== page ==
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10 reasons why changeover conflict escalates!

Changeover day can be the worse day of the week that you relive repeatedly! It always seems to end up in arguments, accusations or threatening behaviour.

Sometimes you can feel your ex is going to start a fight, accuse you of not looking after the children properly, or blame you for ruining their life.

Every week it is the same, like your life is on some loop like Groundhog Day, re-running the same old routine leaving you feeling emotionally exhausted.

Have you thought about why the conflict escalates? And don’t just say it is because your ex is high conflict!

There might be things you do or things they do that causes an adverse reaction!

There are many reasons why changeover conflict escalates.

  1. You may turn up late to changeover without notifying the coparent that you are running late. This can be interpreted as disrespectful, so be courteous reflecting that you would want the same consideration if your ex was running late.

  2. Your ex brings along their new partner which is like a red flag to a bull. It is insensitive to you, creating unnecessary distress and tension. Bringing new partners to changeover or kid’s events such as sports, school concerts etc should be mutually agreed beforehand.

  3. At every changeover you start talking about your relationship and pressuring your ex to consider getting back together. If your ex was the initiator in leaving it could have taken a long time for them to reach the decision to leave the relationship but once they accepted the relationship had no future, they checked out emotionally.  

  4. You start blaming your ex for leaving you and the impact that has had on your life instead of only focusing on talking about the kids. Instead of venting to your ex, it is better to vent to a supportive friend or counsellor who can help you process your emotions.

  5. Your ex starts arguing about finances such as child support, property settlement or selling the family home so they can get their share. Initiate property mediation to go through the formal channels to negotiate calmly and respectfully, facilitated by a neutral facilitator.

  6. Accusing the ex of harming the children when a bruise or cut is discovered. This is a sensitive topic and should be explored by asking the child how they hurt themselves before demanding to know what happened to your ex.

  7. Notifying your ex at changeover that you have booked a holiday or enrolled your child in a hobby that will impact the coparent’s parenting time. At changeover ask if you can call the coparent later to discuss something so that your children don’t wear the brunt of reactions.

  8. Lingering goodbyes with the children due to the child being distressed or your own reluctance to leave them. Your emotional tension creates an atmosphere that can make the children anxious at changeover. Ensure that you are positive and encouraging the children to go to the other parent by telling them they will have a fun time. Of course, if there are safety concerns then these need to be explored to ascertain if there is a safety risk.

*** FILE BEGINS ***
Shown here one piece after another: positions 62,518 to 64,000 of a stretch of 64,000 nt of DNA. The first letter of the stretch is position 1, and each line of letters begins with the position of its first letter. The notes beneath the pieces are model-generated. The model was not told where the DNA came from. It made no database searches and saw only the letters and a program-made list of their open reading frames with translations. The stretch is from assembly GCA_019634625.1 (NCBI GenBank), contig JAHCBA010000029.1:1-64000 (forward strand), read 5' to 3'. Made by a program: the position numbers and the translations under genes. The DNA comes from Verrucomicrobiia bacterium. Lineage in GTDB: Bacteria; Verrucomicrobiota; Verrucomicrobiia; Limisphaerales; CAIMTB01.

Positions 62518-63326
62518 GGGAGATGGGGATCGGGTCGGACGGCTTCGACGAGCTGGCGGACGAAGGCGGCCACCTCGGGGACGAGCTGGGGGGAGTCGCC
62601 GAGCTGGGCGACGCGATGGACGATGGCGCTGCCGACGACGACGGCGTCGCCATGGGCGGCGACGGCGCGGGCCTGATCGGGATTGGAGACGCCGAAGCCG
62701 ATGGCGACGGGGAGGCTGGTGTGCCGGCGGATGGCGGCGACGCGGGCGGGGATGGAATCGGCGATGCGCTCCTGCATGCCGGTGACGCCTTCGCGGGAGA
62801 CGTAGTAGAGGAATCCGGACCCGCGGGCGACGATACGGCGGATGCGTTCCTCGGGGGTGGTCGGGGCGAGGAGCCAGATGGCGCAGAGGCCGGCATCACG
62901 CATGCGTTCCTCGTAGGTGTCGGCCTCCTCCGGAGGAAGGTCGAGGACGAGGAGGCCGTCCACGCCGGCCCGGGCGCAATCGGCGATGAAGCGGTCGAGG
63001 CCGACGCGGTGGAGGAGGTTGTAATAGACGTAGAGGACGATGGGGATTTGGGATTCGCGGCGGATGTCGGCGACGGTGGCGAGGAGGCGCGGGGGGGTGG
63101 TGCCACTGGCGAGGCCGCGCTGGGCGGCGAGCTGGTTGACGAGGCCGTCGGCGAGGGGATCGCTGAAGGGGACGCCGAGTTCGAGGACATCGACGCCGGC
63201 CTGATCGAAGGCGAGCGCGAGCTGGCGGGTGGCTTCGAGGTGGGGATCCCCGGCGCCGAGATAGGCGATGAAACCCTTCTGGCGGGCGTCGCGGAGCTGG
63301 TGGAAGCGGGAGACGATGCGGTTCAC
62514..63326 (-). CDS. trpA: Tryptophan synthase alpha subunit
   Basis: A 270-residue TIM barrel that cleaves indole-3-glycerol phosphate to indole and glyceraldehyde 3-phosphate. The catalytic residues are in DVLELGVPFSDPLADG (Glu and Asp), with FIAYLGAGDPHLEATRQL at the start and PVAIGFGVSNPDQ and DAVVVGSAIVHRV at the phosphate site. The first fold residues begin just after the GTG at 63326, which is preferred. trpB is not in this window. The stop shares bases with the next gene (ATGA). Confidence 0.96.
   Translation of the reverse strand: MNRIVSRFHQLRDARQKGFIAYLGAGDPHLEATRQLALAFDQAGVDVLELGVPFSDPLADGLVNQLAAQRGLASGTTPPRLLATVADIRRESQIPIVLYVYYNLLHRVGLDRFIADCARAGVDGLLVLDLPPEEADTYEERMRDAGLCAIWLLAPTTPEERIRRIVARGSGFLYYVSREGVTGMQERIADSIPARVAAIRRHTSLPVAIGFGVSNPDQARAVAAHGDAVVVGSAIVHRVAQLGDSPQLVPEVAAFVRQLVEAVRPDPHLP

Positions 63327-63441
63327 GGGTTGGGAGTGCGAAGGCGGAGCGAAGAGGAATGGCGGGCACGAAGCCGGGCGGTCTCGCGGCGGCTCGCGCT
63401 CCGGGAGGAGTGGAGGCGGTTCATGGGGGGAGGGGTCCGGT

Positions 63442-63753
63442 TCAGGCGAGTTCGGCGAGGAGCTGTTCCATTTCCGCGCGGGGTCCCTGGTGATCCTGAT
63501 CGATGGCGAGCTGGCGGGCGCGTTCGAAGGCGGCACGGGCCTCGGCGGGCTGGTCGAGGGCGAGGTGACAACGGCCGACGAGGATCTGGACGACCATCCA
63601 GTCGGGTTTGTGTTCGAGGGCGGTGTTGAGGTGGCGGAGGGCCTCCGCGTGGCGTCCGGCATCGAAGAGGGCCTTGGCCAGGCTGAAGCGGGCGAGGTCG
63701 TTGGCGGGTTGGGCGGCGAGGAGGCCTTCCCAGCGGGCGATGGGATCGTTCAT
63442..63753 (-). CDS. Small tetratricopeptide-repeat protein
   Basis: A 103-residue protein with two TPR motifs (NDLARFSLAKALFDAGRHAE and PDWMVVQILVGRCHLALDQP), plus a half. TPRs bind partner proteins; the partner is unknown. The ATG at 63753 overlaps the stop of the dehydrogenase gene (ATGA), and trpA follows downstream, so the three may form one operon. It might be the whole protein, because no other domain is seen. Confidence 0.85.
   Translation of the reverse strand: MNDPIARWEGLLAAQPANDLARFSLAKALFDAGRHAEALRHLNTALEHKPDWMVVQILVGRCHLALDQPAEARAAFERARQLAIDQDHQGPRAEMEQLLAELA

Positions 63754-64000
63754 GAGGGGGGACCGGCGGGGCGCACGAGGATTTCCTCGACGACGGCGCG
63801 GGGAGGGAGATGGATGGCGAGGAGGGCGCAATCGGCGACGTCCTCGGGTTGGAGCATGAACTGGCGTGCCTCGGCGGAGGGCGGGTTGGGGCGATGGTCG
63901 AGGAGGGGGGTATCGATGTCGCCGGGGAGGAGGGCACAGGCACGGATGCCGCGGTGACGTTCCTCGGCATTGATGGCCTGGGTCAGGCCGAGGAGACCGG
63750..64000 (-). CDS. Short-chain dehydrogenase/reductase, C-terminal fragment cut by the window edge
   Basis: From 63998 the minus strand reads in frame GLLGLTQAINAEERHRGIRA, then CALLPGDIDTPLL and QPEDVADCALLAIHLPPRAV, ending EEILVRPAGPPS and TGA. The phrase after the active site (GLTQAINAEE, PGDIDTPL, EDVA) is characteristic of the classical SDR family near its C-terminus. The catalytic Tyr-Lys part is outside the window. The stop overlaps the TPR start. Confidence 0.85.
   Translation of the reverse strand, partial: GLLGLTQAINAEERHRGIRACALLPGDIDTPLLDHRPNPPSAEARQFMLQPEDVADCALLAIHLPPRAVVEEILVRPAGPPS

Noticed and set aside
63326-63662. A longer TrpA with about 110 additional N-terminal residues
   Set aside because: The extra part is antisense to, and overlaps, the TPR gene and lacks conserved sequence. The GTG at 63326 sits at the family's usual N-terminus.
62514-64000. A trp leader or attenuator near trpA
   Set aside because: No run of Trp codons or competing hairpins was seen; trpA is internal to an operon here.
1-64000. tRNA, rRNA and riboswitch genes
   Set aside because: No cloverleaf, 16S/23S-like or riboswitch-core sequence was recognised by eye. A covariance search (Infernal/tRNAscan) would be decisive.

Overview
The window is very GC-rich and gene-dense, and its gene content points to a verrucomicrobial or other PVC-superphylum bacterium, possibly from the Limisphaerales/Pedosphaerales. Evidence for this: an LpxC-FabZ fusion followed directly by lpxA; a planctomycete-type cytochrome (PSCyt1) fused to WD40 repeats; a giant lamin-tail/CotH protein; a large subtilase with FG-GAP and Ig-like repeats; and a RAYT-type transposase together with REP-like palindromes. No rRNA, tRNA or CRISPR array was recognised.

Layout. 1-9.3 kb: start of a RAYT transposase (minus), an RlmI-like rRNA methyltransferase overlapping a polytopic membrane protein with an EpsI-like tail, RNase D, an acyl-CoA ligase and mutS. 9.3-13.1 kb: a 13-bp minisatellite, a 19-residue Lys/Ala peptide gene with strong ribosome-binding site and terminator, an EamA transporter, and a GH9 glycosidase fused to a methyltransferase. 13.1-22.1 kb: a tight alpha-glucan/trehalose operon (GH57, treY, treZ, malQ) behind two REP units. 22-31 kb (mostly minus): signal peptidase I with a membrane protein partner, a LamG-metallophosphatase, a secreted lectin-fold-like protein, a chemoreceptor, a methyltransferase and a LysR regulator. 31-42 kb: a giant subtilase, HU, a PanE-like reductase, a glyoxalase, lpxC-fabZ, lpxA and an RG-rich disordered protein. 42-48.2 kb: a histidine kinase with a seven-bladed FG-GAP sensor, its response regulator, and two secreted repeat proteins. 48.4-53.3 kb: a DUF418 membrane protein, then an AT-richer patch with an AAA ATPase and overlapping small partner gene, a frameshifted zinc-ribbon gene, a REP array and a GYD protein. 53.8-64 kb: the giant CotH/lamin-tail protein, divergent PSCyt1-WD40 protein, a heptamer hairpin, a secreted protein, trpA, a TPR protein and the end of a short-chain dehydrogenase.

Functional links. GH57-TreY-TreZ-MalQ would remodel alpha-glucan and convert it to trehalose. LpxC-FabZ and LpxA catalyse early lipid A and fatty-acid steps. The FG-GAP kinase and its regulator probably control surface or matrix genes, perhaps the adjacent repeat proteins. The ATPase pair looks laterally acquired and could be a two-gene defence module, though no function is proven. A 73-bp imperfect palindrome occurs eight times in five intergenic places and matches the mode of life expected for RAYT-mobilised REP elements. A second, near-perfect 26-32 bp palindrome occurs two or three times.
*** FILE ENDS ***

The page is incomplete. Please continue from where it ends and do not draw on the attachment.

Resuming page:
9. Your ex doesn’t bring back the kid’s clothes, shoes or school supplies to changeover and you feel like you are forever having to buy replacements. Have duplicates at each house and send your kids back to the coparent in the washed clothes and shoes they arrived in.

  10. You are getting annoyed as your coparent isn’t having a similar routine at their house as yours and you feel it is disruptive for the kids. If the kids don’t have a problem with different rules at each house, then you may be better off accepting that even when you lived under the one roof, each parent did parenting differently. Of course, if it has an impact on the children’s sleep, school, or health then you may feel it is important to raise the issues to come to an agreement on both applying some important rules across both homes. This could include similar screen times, TV time, bedtime, etc. Have these discussions outside of changeover times to avoid conflict in front of the children or make agreements during parenting mediation.

It's important to see where you might be causing anguish to your ex at changeover and identify what causes you to become distressed at changeover. Both parents need to be calm and respectful for the sake of the children who can sense tension, animosity and annoyance.

Changeover can be hard for coparents, but most importantly the children. It needs to be a positive, safe and secure process to enable children to transition and adjust to the new family structure.

Author – Cheryl Duffy, Divorce Coach, Family Dispute Resolution Practitioner, NMAS Mediator, Divorce Conflict Coach & Parenting Coordinator.

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